Can I take legal action against a mechanic who caused significant damage to my car and drove it unauthorized?

Asked over 4 years ago - Bethesda, MD

I brought my car to a mechanic, who not only failed to fix the small problem, he created extensive damage totalling over $7,000. I have had multiple estimates on my car, and all say that the damage was caused by his performance and was 100% preventable. As a little side note, this mechanic (who had possenion of my car over a weekend) took the car on a joyride and I recieved a speeding ticket in the mail time stamped for 4:20 a.m. I asked that the court send the ticket to his address. My question is whether or not this mechanic can be held liable for any of this? We had no set contract, and he asked me to write all checks to him personally so that he wouldn't have to file taxes. In retrospect this was stupid of me, but I want to protect myself now and I need to get a new car. Thank you

Attorney answers (1)

  1. Lars A. Lundeen

    Pro

    Contributor Level 20

    Answered . Certainly you can take legal action against the mechanic, however, you will need to be able to prove any allegations made against mechanic by a preponderance of the evidence. This will in all likelihood mean that you will need to retain the services of expert mechanic to detail the things done wrong by the mechanic you are suing.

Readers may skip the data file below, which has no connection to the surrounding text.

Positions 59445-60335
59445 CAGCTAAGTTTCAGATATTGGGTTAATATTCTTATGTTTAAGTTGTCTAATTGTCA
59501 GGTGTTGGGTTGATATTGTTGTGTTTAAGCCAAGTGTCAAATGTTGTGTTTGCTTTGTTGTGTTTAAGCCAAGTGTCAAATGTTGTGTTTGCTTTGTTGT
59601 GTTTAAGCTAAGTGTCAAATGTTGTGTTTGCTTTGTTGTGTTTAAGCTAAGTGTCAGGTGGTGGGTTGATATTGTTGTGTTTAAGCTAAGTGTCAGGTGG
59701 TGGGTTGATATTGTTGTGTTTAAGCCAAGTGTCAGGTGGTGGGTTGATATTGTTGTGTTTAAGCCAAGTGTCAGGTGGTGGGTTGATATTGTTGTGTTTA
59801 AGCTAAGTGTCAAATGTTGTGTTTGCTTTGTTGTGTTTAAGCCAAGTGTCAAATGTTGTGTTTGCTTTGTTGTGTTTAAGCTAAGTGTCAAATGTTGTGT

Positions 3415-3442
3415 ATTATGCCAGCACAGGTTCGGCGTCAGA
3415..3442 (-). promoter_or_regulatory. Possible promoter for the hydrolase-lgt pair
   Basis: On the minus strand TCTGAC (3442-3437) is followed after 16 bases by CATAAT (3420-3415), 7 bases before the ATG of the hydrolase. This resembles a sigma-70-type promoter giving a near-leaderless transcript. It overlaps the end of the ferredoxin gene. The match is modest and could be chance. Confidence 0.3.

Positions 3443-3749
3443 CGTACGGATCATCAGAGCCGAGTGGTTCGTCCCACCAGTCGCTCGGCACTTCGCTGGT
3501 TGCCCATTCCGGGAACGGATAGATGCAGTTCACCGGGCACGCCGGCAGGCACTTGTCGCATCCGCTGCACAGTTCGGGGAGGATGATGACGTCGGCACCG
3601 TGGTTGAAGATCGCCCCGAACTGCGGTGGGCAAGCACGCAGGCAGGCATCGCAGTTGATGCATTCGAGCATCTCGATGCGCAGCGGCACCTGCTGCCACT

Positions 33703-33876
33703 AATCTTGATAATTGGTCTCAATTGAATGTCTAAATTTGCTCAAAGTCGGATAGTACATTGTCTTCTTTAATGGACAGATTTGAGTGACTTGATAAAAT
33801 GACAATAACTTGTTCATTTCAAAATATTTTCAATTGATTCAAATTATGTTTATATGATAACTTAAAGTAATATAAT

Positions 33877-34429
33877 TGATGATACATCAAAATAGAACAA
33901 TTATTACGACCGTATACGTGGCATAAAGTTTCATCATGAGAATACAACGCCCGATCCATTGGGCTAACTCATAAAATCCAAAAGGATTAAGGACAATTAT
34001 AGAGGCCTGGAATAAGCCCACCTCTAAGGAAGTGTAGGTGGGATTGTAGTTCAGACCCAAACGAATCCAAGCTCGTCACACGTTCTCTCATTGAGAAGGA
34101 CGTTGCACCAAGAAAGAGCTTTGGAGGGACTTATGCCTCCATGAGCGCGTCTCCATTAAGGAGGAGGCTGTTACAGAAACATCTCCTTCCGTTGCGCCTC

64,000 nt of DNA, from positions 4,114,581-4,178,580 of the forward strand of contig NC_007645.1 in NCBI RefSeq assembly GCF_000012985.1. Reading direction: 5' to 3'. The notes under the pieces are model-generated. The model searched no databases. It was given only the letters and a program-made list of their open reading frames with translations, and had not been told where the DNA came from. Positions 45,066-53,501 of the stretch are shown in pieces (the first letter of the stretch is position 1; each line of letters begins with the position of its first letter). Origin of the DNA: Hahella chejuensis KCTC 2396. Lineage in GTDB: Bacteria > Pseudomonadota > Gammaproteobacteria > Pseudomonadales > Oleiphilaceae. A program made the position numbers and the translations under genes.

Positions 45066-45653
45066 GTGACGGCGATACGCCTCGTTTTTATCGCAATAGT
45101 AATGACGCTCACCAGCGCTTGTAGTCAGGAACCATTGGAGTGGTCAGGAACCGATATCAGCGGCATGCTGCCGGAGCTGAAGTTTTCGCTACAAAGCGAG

You will need to weigh the time and costs involved and the likelihood of success against the amount of damages you believe you have sustained.

    Legal Disclaimer:

    Mr. Lundeen is licensed to practice law in Florida and Vermont. The response herein is not legal advice and does not create an attorney/client relationship. The response is in the form of legal education and is intended to provide general information about the matter within the question. Oftentimes the question does not include significant and important facts and timelines that, if known, could significantly change the reply and make it unsuitable. Mr. Lundeen strongly advises the questioner to confer with an attorney in your state in order to insure proper advice is received.

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